From School Library Journal
Gr 5-8-Through the sharp eyes of a 10-year-old, readers experience the hardship of life on a Louisiana sugar plantation after Emancipation. Clever, courageous, and perceptive, Sugar is basically an orphan. Her mother died, and her father was sold five years before the story begins. She lives alone next door to Mister and Missus Beale, who have become her surrogate parents. Sugar wonders why she still can't do what she wants and why she still must work and live under miserable conditions. When she becomes friendly with Billy Wills, the son of the plantation owner, she can't understand why their friendship must be secret. Her feistiness and sense of loyalty shine in the poignant scenes when she insists on being with Billy when he is sick. When Mr. Wills hires Chinese workers to fill the void left by former slaves going north, Sugar is fascinated by their ways and their stories. She loves the Br'er Rabbit trickster tales Mister Beale tells in which Rabbit outsmarts the seemingly more clever hyena. As in Ninth Ward (Little, Brown, 2010), Rhodes has created a remarkable protagonist as she artfully brings American history to life. She shines a light on bigotry and the difficulty former slave owners and former slaves had adjusting to "freedom," and her skillful prose creates vibrant images of the story's milieu. Above all, though, this beautiful novel instantly grips readers' attention and emotions, holding them until the last word.-Renee Steinberg, formerly at Fieldstone Middle School, Montvale, NJα(c) Copyright 2013. Library Journals LLC, a wholly owned subsidiary of Media Source, Inc. No redistribution permitted.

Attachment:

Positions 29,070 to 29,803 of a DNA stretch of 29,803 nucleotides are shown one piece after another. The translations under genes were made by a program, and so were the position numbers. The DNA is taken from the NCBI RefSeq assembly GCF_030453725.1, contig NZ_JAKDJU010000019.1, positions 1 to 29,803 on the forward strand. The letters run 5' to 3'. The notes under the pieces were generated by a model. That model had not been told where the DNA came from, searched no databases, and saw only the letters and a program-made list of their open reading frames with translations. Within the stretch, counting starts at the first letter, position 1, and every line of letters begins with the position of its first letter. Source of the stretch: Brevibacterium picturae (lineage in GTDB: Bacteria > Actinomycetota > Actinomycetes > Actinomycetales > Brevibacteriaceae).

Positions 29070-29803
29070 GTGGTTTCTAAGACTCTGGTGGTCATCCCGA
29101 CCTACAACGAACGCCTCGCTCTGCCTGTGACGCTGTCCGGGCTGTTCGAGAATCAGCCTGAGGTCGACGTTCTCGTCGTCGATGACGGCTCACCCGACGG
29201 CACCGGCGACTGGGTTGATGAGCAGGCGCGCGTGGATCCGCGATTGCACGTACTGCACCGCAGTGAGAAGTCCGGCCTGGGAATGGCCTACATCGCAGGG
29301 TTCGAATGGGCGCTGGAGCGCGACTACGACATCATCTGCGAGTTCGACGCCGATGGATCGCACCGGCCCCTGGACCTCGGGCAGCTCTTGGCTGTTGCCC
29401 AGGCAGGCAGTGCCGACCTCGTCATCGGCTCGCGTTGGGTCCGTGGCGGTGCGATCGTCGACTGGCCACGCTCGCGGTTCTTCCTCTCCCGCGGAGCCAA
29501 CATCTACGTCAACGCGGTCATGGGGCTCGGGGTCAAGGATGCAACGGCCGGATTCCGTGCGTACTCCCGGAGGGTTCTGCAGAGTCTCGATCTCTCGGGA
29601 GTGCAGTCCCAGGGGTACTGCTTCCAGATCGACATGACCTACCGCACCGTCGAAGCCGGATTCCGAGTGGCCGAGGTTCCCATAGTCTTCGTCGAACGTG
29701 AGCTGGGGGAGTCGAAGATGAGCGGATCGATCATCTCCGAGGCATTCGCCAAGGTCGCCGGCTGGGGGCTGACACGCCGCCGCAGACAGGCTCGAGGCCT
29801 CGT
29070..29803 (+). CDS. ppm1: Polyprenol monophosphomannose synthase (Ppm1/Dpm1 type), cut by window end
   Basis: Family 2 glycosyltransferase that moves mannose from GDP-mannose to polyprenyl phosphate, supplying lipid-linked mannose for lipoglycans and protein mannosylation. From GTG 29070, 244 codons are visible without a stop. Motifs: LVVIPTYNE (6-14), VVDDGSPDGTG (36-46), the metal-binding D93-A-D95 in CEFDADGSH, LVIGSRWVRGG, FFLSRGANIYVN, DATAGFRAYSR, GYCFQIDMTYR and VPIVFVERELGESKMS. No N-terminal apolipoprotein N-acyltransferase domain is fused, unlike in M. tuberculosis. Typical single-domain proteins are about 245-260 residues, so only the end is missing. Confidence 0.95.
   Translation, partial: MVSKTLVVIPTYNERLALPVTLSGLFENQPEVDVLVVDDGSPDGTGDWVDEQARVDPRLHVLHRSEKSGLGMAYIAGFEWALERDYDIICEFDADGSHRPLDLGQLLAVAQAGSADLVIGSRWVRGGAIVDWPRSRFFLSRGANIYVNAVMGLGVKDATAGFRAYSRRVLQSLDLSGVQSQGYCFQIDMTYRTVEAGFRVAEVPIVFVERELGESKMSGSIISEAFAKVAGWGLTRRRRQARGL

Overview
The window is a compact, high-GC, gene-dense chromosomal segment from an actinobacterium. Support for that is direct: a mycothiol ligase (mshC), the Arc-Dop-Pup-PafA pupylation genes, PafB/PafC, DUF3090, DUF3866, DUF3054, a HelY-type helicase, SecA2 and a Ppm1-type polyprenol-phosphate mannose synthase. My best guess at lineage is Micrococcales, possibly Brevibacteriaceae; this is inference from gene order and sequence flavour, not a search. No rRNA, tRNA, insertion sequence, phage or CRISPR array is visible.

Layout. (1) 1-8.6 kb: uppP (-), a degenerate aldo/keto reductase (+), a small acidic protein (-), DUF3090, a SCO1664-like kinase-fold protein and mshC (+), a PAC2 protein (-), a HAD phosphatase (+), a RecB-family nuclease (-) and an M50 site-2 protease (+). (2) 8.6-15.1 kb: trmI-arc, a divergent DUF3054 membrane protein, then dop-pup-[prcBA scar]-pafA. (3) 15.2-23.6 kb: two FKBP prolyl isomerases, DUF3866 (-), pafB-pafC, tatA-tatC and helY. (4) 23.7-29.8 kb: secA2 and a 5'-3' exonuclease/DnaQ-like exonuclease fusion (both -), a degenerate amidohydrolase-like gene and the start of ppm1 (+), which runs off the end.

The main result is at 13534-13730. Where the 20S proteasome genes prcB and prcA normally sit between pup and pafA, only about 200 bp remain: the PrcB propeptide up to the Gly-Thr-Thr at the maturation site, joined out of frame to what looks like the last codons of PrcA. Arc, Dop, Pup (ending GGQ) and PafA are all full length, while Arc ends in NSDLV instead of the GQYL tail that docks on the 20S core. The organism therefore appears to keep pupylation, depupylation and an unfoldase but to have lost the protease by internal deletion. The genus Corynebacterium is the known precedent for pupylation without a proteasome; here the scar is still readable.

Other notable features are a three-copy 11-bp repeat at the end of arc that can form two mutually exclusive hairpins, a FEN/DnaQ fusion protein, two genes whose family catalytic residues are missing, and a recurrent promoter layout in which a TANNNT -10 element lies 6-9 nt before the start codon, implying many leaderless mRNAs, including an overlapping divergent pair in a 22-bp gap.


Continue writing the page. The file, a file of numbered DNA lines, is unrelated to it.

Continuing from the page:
Ten-year-old Sugar, named after the cane she sharecrops with other freed people, hates her name. It makes her think of her father being sold off into slavery, her mother who died from the hard work in the fields, and her own life of toil. She would rather be playing, but she is the last little one around after all the other young people left the plantation to live in the North. However, her own way of life is threatened once she learns through her verboten friendship with the plantation owner’s son that his father plans to bring in labor from China. Rhodes creates a unique cultural snapshot of Reconstruction Era Louisiana by introducing Chinese immigrants to the mix. Drawing inspiration from Lucy M. Cohen’s Chinese in the Post–Civil War South (1984), Rhodes creates a cross-cultural exchange that includes trickster tales, food appreciation, and good old-fashioned friendship. Sugar is an appealing, adventurous heroine full of curiosity and joy, an element sorely needed in light of the heavy subject. Grades 3-5. --Courtney Jones